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ExxonMobil removed some of its workers from offshore oil platforms Wednesday as hurricane Chris advanced toward Atlantic Canada.

The Category 2 storm, which was churning out winds in excess of 155 kilometres per hour, was expected to track south of Nova Scotia early Thursday before possibly making landfall in eastern Newfoundland later in the day.

ExxonMobil said in a statement that an unspecified number of non-essential employees was taken off the Sable Offshore Energy facilities, which are near Sable Island, about 300 kilometres southeast of Halifax.

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“We continue to monitor, but based on current forecasts we do not expect the storm to affect our offshore operations,” ExxonMobil spokesman Merle MacIsaac said in an e-mail, referring to the Sable project.

He said they typically have about 150 people at the combined facilities, with about 90 personnel remaining offshore after the removals.

BP Canada also said it has disconnected and moved the West Aquarius exploration drilling rig.

Stacy O’Rourke, spokeswoman with the Canada-Nova Scotia Offshore Petroleum Board, said it’s not uncommon for operators to remove staff from their work sites and that they are required to have contingency plans in place for adverse weather conditions.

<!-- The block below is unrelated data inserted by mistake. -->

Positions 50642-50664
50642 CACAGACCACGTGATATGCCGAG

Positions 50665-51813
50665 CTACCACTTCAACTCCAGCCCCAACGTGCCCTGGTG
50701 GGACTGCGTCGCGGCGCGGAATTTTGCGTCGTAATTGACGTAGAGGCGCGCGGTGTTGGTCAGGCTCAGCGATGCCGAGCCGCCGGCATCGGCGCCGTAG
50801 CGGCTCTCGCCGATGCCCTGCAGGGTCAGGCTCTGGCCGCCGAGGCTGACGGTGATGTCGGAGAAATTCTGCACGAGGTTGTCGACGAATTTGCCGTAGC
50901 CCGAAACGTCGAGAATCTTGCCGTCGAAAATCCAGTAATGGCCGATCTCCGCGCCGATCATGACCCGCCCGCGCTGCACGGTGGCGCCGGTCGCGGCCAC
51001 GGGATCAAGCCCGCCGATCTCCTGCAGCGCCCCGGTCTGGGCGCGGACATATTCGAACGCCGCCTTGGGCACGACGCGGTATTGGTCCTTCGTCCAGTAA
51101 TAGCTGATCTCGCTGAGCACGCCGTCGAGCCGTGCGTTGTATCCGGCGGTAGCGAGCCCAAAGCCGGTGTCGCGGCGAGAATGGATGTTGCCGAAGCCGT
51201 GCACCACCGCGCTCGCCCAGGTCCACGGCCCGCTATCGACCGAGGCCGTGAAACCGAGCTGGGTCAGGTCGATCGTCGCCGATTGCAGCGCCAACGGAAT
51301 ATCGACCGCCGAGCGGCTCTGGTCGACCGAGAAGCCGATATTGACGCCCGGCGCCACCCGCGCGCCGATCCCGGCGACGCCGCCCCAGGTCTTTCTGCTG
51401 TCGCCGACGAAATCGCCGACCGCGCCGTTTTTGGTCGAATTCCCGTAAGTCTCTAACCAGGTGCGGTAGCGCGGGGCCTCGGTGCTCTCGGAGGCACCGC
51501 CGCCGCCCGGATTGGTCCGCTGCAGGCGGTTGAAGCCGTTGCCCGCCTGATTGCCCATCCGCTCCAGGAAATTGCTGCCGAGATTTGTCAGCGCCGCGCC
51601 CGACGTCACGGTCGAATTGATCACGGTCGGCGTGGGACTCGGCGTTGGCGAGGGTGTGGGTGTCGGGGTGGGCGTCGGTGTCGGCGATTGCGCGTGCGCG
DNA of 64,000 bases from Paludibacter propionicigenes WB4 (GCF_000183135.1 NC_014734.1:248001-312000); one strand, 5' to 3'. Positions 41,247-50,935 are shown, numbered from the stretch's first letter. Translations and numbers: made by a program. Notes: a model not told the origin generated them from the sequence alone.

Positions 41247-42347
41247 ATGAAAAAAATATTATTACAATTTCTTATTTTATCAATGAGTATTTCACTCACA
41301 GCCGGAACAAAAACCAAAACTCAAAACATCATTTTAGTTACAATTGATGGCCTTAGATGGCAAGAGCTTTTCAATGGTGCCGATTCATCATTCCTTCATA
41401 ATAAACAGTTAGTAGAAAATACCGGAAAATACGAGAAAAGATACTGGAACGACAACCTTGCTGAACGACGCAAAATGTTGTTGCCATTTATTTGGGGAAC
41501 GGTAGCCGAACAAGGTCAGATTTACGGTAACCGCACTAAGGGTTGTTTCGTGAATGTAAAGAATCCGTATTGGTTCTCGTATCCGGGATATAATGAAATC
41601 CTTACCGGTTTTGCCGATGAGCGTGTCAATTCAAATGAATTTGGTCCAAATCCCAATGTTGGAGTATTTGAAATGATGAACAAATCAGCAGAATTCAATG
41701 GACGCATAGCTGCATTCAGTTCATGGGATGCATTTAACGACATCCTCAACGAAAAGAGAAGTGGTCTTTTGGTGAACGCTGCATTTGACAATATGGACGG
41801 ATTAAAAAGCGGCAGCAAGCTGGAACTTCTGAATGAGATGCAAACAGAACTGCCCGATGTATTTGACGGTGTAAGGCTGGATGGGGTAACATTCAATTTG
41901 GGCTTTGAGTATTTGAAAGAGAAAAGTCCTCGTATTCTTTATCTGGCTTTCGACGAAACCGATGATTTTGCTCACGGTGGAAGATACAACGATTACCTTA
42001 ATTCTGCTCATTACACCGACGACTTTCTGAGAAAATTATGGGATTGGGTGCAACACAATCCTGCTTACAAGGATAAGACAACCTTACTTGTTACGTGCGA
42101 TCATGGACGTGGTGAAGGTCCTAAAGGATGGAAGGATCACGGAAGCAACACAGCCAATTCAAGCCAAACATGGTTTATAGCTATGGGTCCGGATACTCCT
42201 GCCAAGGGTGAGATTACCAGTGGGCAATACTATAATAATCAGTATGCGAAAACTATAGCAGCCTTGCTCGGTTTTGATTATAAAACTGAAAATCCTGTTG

“It’s not unusual at all,” she said. “Safety is paramount, so as a precautionary measure these steps were taken.”

Environment Canada says the storm will steer clear of Nova Scotia and veer toward Newfoundland before it is downgraded to a post-tropical storm late Thursday.

Hurricane Chris is expected to bring heavy rainfall and strong winds to the southeastern half of Newfoundland. It said total rainfall amounts could reach 70 millimetres, with the highest rainfall rates expected west of the Avalon peninsula.

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Ocean swells along the southern coast of Newfoundland are expected to reach eight metres in some areas, while the Atlantic coast of Nova Scotia could also receive swells of up to four metres.

In the United States, forecasters said Wednesday that beachgoers on the Atlantic coast should be wary of heavy surf and life-threatening rip-currents as Chris swirled off the U.S. East Coast.

The National Weather Service in Miami said the storm was headed northeast at about 35 km/h.

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